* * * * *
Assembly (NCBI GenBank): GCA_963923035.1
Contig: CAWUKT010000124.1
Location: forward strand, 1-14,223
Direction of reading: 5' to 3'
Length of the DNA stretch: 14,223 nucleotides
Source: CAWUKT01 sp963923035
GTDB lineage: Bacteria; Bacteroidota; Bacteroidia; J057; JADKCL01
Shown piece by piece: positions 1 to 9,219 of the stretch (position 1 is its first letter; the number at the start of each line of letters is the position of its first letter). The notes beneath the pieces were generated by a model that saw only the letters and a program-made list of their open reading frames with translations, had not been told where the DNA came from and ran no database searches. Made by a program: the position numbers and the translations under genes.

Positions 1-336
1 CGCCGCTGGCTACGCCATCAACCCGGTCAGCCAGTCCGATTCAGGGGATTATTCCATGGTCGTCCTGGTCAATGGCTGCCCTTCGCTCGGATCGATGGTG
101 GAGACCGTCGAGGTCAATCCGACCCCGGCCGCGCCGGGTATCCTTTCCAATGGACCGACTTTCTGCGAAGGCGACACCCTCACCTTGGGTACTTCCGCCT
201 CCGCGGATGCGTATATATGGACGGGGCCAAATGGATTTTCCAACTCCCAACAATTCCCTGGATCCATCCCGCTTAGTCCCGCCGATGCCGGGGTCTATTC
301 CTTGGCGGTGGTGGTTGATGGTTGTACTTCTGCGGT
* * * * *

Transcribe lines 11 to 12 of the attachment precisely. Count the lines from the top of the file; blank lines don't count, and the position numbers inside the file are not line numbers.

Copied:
101 GAGACCGTCGAGGTCAATCCGACCCCGGCCGCGCCGGGTATCCTTTCCAATGGACCGACTTTCTGCGAAGGCGACACCCTCACCTTGGGTACTTCCGCCT
201 CCGCGGATGCGTATATATGGACGGGGCCAAATGGATTTTCCAACTCCCAACAATTCCCTGGATCCATCCCGCTTAGTCCCGCCGATGCCGGGGTCTATTC